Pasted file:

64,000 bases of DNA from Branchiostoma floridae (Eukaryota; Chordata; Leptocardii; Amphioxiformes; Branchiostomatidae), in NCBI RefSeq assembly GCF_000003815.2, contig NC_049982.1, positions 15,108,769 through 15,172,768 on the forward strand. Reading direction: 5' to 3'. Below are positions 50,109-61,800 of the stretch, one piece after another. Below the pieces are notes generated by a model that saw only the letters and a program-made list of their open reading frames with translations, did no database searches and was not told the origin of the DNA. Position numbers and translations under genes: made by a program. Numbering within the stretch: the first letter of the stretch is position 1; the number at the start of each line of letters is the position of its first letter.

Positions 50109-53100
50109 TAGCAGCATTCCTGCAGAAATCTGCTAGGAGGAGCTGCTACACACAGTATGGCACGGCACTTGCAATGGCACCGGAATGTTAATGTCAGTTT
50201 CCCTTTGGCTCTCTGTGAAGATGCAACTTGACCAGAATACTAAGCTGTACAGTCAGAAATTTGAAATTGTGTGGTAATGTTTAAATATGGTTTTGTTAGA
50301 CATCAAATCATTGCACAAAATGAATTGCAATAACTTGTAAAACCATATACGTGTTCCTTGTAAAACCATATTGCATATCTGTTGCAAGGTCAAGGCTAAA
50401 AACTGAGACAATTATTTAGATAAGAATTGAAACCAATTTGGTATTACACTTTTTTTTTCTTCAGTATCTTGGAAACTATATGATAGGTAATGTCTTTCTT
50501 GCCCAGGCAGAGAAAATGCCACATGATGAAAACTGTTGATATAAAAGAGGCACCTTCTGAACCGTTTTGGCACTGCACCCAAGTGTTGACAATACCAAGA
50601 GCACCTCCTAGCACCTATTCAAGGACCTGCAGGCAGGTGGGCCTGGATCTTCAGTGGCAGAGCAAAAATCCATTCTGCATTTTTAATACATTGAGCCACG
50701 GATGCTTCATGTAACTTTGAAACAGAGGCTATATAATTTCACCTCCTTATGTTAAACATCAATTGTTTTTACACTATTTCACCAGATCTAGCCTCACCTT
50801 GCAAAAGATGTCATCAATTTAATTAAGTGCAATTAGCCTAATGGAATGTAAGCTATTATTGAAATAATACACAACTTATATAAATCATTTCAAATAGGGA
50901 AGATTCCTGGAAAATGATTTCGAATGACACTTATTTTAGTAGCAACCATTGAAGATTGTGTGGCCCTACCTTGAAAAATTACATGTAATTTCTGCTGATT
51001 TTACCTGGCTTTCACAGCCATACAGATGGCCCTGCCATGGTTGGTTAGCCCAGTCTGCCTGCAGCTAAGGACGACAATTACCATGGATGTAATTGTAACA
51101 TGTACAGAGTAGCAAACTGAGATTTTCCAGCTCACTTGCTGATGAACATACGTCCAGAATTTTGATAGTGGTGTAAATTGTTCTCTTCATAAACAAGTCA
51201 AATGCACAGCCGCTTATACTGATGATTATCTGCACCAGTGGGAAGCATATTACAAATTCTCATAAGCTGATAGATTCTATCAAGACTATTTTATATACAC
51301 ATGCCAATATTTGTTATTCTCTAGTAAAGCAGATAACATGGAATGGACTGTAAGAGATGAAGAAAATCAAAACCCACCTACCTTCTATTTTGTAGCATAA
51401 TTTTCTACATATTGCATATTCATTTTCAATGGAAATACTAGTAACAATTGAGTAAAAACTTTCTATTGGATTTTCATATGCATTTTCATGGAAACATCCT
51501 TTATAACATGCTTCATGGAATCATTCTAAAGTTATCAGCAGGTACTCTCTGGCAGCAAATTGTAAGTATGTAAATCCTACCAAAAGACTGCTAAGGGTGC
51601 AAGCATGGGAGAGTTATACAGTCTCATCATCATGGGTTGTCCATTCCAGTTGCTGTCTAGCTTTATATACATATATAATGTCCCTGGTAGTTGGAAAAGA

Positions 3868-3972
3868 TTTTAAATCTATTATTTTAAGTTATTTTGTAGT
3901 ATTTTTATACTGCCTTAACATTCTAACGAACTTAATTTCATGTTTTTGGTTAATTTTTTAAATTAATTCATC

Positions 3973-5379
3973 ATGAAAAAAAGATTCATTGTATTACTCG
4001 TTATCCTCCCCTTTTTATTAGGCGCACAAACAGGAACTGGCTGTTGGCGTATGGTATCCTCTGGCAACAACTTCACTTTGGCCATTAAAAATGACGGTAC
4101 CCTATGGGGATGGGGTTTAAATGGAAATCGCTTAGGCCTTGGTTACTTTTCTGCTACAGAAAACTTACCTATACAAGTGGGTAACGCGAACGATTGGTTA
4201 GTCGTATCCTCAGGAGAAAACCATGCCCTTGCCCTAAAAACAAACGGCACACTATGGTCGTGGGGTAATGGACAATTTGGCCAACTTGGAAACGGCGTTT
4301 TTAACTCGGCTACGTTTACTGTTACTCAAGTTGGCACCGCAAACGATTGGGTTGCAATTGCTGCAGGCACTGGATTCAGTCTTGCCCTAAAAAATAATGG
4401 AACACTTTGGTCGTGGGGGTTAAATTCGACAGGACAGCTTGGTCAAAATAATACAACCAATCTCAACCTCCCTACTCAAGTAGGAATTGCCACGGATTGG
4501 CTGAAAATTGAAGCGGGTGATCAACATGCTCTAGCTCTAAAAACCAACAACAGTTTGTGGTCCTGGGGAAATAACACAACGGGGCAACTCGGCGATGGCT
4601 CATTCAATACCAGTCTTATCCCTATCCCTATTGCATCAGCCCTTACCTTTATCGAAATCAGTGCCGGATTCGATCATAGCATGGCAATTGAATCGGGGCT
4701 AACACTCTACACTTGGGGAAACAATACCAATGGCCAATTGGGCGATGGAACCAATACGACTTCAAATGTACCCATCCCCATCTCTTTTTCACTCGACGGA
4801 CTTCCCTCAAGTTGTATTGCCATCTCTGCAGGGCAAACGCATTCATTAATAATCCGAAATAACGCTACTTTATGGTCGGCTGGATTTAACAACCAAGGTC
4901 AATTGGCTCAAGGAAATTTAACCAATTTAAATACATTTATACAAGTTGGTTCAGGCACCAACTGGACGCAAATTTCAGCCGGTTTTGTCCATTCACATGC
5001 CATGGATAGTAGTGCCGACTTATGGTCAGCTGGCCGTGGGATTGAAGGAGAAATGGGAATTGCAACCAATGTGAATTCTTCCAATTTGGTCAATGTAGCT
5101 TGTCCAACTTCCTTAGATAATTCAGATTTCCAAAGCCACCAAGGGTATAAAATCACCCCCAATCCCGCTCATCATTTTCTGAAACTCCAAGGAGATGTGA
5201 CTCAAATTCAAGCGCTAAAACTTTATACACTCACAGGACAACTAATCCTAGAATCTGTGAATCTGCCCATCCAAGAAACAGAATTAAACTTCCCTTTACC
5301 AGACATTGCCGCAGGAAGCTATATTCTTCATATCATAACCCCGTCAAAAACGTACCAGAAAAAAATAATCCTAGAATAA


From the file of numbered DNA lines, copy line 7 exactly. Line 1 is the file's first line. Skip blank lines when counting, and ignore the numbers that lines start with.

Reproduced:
50501 GCCCAGGCAGAGAAAATGCCACATGATGAAAACTGTTGATATAAAAGAGGCACCTTCTGAACCGTTTTGGCACTGCACCCAAGTGTTGACAATACCAAGA